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in Corpus-College Oxford, and afterwards had the rectory of Stopham in Sussex, near the seat of the Duke of Richmond, to whom he was chaplain. He is said to have lived some time at Hackney in a distressed condition. He was the writer of various other poems.

ODE X. Page 40. The title of this truely classical composition, has an evident reference to the Author's farewell to the Muse, with which he closes his volume of com. mentaries on Asiatic poetry, &c.

Vale, Camena, blanda cultrix ingenî,
Virtutis altrix, mater eloquentiae,
Linquenda alumno est laurus et chelys tuo.
At, O Dearum dulcium dulcissima,
Seu Suada mavis Pitbo dicier,
A te receptus in tua vivam fide :
Mihi sit, oro, non inutilis loga,

Nec indiserta lingua, nec turpis manus ! In what manner Sir William Jones presides at the bar of justice in India need not here be added. 41. Haste! the well-wrought basket bring, Which two Sister Graces wove.

.] Miss Louisa Bingham, and Miss Frances Molesworth her cousin, decked a basket with ribbands and flowers to hold the nuptial presents. 42. DUNCANNON, heav'nly Muse, and DevONSHIRE

invite. Lady Henrietta Spencer, second daughter of John Earl Spencer, and wife of the Lord Viscount Duncan. non, eldest son of the Earl of Besborough.

43. LAVINIA's pencil shall disclose

New forms of dignity and grace, &c.] Lady Althorp (now Countess Spencer) has an extraordinary talent for drawing historic subjects, and expressing the passions in the most simple manner.

44. With all thy Mother's grace.] Georgiana Poyntz, Countess (now Countess dowager) Spencer.

Page 61. For William's and for Walpole's eye.]
The Duke of Cumberland.
66. When the great Patriot of his race

Late shall assert his native sphere;]
Sir Robert Walpole, first Earl of Oxford.

ODE XVII. Page 68. The instrumentcalled the AeoLIANHARP, appears to have been invented by Kircher, who has given a very accurate description of it in his Musur

After having been neglected above an hundred years, it was again accidentally discovered by Mr. OSWALD.


ODE XVIII. Page 70. The Author of this Ode was Rector of Harrietsham, Kent; and chaplain to the houshold of George the Firstat Kensington.

72. In Roman strains this Strada sweetly sung, ] 66 Fidicinis and Philomelae Certamen."

ib. But sweeter Philips in our ruder tongue.] Pastoral V.-We have been assured that Philips, being complimented on this beautiful imitation, disowned his previous knowledge of the original.

Credat Judaeus! D 74. Whom God nor Sovereign long can please.] Thus Dryden, “ No King can govern, and no God can please." D.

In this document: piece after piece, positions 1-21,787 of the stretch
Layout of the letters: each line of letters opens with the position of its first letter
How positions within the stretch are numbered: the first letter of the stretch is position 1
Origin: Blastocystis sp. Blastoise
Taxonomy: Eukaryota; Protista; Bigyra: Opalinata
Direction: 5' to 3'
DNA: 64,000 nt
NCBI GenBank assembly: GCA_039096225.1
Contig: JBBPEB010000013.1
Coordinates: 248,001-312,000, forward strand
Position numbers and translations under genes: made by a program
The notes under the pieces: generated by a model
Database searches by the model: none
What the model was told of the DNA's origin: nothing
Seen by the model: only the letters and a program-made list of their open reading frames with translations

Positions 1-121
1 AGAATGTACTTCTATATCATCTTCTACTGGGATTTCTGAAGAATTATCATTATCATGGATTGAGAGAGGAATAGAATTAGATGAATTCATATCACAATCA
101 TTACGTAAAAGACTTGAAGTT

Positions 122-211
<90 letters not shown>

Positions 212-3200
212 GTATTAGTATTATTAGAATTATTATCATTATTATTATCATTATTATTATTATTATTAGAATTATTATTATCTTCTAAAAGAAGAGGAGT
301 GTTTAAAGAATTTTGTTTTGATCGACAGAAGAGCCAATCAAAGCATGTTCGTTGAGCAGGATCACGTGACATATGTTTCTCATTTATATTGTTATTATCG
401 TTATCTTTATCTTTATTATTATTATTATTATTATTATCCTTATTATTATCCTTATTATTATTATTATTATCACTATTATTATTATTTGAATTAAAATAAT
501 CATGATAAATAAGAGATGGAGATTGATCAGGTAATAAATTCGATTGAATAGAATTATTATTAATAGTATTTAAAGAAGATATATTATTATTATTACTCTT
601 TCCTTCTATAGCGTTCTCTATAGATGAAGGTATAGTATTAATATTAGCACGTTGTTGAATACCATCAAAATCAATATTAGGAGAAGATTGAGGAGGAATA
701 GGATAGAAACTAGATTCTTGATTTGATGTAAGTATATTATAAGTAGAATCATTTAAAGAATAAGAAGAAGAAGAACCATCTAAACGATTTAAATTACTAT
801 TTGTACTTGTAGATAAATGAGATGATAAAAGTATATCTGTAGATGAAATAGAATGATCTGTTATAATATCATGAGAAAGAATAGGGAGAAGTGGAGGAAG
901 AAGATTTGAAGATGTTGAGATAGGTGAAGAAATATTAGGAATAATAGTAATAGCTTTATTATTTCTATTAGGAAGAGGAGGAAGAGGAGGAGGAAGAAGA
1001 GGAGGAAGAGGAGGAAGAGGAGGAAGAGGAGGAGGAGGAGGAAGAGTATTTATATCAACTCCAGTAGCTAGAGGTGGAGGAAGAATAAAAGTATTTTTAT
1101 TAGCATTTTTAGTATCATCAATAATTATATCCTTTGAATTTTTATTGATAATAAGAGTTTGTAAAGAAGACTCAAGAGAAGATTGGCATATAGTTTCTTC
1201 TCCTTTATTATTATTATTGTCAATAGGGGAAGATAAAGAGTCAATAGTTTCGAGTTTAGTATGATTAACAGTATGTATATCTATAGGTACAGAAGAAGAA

Page 77. We long to sit with heroes old,

'Mid groves of vegetable gold,

Where Cadmus and Achilles dwell,] See 2 Olym. Od. 78. Away, enervate bards, away,

Who spin the courtly, silken lay,

As wreaths for some vain Louis' head,] Alluding to the French and Italian lyric poets.

ib. To his own Aetna's sulphur-spouting caves,] See i Pyth. Od. 79. For the blest Man, the Muse's child,

On whose auspicious birth she smild,]
Hor. Od.
3. 1. 4.

Page 81. Soft on the sea-born Goddess gaze ; ]

The form in Heav'n's resplendent vesture gay
Floats on the mantling cloud, and pours the melting

lay.] Ariel: see the Tempest.


84. While meek-eyed Cynthia near

Illumes with streamy ray the silver-mantled lawn.] See the Midsummer's Night's Dream. ib. Roam's the lone desert's desolated maze!

Unaw'd! nor heeds the sweeping storm.] Lear.

85. To the deep vault the yelling harpies run,] The witches in Macbeth.

Page 102. Lion-hearted Richard's spear


first in Beaumont's shade] Near Worcester college; once a seat of Henry II.

ib. Henry, thunder-bolt of war,] Henry V. educated at Queen's-college.

ODE XXIV. Page 105. This gentleman was assistant master of the Grammar-school of Christ's Hospital; where he was himself educated, and whence he was elected to Trinity College, Cambridge, at which place he took the degree of Master of Arts. He died at London in 1713, and was interred in the cloyster of Christ's Hospital. Dr. Watts is said to have esteemed this Ode as the truest, and best Pindaric he had ever read.

107. Cast on Menapian fields your weeping eyes:] The Menapii were the ancient inhabitants of Flanders. 109. Too fatal, brandish'd by the real Jove, Or Pallas, who assumes, and

fills his awful place. ] ViceM GERIT ILLA TONANTIS, Vol. XV.


ib. The British Pallas! who, as Homer's did

For her lov'd Diomede,
Her hero's mind with wisdom fills,

And heav'nly courage in his heart instils.] Homer, in his fifth Iliad, because his hero is to do wonders beyond the power of man, premises, in the beginning, that Pallas had peculiarly fitted him for that day's exploits. ib. As when the Pleiades arise, The southern wind afflicts the skies,]

Indomitas prope qualis undas
Exercet Auster, Pleiadum choro
Scindente nubes ; inpiger hostium
Vexare turmas, et frementem

Mittere equum medios per ignis,
Sic tauriformis volvitur Aufidus,
Qui Regna Dauni praefuit Appuli,
Cum saevit, horrendamque cultis
Diluviem meditatur agris.

HOR. At Lens, at Fleurus, and at Landen fight.] Near Lens the Prince of Condè gave the Spaniards a very great overthrow, 1648.

Such Buda saw him, when proud Apti fell,] He bore a considerable share in the glory of that day on which Buda was taken.

Apti was Bassa of the city, and lost his life on the breach.

ib. Such Harscam's field beheld him in his bloom,] This battle was fatal to the Turks in the year 1687. Prince Eugene, with the regiments of his brigade, was




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